By Sarah Pettingill
A short while back I was faced with a difficult decision – to either toss aside my job or my mental health. It was a decision I had faced before. But being as stubborn as I am, I told myself that a little time off would do the trick and I could still string both along just fine.
For as long as I can remember, I’ve always struggled with balancing life and prioritizing myself when I needed to. When my first child came along, I naturally did what most new moms do – no shower for three days, eating a bite here and there, sleep, what was that? And forget self-care, no one has time for that! My 5-minute shower twice a week was my ‘me time’. Then came my second child, a force of nature – wild, spirited and energetic.
When it was time to head back to work after having my daughter, I was exhausted. I worked in community health care with little room for advancement. Caring for people at work, then heading home and caring for people there too. I knew the burnout was coming, I could feel it. The constant exhaustion, the decrease in patience, the lack of motivation, the signs were all there.
I finally decided I needed a break from work, my family needed me. I spoke to my doctor about what I had been experiencing and something she said resonated with me: “You can take this break now, but the job will still be a trigger when you return.” At the time, I thought ‘I can’t just quit my job without a plan or at the very least, a backup’. As soon as I returned to work, I felt the burnout returning, so the very next day I submitted my resignation letter.
In leaving that job, I was able to pursue my passion and become a makeup artist. This new career path also helped me to balance my home life. Now I was able to spend more time with my son before he started school in the fall, I treasured more time with my family and friends. I finally found a balance that I couldn’t even imagine before this.
In going through all this, I have learned many things which I want to share with you in hopes that you can reduce the reoccurrence of burnout and stress:
- Recognize the signs. Constant exhaustion, insomnia, anxiety and depression are all common symptoms of burnout. In more extreme cases, anger, lack of empathy and physical pain can also be present. Be aware when these symptoms happen, so you can take address that causes of stress and burnout before they become overwhelming.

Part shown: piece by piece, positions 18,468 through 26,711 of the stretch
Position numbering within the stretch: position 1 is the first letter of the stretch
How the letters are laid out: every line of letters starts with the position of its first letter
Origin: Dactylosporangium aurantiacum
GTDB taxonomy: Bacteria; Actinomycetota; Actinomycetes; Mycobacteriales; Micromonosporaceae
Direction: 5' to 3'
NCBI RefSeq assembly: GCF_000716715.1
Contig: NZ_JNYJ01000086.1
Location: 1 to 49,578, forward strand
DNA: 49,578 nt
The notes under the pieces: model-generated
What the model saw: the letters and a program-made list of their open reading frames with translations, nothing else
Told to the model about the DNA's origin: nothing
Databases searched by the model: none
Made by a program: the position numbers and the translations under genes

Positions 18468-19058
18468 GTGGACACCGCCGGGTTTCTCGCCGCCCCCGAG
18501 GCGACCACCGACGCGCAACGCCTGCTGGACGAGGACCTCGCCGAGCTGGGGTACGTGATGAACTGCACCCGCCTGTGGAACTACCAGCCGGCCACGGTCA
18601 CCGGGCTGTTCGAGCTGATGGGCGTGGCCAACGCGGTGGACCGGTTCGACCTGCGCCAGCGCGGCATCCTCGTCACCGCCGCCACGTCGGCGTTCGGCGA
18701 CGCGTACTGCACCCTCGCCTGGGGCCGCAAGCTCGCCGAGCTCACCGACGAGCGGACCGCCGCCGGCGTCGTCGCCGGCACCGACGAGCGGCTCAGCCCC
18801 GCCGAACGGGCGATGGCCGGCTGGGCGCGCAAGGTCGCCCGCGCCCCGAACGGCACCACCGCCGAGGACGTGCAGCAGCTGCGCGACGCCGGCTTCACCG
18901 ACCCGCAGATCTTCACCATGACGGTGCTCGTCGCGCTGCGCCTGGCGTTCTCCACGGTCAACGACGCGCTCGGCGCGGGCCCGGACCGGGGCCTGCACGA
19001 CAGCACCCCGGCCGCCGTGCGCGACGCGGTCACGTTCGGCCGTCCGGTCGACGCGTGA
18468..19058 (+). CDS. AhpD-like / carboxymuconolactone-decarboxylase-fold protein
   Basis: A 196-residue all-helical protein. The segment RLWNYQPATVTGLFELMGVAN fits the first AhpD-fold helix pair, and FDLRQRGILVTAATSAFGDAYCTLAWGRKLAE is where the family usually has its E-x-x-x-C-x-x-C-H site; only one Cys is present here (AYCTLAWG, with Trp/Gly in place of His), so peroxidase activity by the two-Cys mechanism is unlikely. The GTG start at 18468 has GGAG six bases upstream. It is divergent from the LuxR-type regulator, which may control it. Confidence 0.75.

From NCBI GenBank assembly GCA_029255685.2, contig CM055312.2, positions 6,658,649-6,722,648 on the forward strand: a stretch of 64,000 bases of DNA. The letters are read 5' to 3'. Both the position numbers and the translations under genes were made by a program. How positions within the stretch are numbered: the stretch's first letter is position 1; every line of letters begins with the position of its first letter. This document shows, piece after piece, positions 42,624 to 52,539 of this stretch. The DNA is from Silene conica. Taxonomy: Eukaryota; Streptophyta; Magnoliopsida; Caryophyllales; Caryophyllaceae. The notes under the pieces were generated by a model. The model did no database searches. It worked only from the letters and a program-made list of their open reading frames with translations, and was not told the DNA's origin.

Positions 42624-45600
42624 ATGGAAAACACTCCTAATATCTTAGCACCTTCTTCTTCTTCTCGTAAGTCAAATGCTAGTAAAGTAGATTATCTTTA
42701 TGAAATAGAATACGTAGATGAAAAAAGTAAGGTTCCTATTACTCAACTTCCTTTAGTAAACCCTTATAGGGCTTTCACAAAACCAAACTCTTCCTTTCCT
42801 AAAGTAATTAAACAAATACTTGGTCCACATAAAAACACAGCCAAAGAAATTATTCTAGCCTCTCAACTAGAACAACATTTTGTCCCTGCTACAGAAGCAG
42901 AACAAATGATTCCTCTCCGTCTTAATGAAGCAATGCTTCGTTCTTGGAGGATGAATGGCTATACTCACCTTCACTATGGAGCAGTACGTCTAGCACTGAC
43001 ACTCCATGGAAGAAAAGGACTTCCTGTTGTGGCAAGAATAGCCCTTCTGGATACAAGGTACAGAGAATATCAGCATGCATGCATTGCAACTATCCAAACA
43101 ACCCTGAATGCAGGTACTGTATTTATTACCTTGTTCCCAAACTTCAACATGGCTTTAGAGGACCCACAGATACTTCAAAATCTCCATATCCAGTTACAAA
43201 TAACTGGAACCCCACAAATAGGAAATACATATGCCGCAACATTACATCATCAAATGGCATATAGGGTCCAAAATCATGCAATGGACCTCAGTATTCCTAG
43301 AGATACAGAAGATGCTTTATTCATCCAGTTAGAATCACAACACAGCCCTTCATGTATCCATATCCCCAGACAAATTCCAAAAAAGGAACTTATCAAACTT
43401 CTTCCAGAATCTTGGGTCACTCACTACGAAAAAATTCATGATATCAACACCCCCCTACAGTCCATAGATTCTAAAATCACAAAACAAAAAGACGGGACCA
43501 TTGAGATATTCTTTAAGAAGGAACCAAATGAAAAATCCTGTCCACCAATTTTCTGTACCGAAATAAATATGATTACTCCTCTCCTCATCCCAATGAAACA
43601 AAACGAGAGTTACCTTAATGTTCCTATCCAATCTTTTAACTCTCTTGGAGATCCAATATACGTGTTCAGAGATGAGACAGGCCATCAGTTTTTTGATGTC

- Unplug. This can be as simple as choosing to only answer work-related emails during office hours or using your free time for family and ignoring social media completely.
- Unfollow the negative and the ‘too perfect’. This is a big one. If you really can’t unplug, make your social media space a positive and enriching place to spend your time. Follow people who provide you with joy and good energy. Remember comparing our crazy messy lives with celebrity highlight reels can have a negative effect on our mental health and make us feel even worse about ourselves.
- Find whatever brings you happiness. Maybe it’s crafting, reading, yoga, rock climbing or journaling. Whatever it may be, pick it up, make time for it and channel your energy into what brings you joy.
- Find your tribe. Do you remember when you were a kid, and your parents could send you outside and told (um, warned) us not to come home until dinner? That’s because we had a village. Our neighbours, friends, grandparents, the strangers in the house four doors down, everyone looked out for us. Now finding a babysitter is like pulling teeth. Find the people who have your best interest at heart and nurture those relationships. Incorporate those relationships into regular daily activities. Have a friend or family member over for dinner, plan an afternoon at the park or schedule a Sunday brunch. Spending time with people you can relate to is a great way to remember we are not in this alone.
- Don’t be afraid to say no. This one took me a long time to learn and I feel like I am preaching it to people daily. It’s tough at the beginning, getting used to turning things down, but after a while, it gets much easier to be more selective in the things you make a priority. You need to recognize your limitations and what you can take on.
- Most importantly, you are not alone. I have made it a point on social media to drop reminders that if ever someone felt like they were drowning or unable to cope to contact me personally. This is also where your tribe comes in!
You simply can’t pour from an empty cup. Take the time to care for yourself, so in return you can care for others.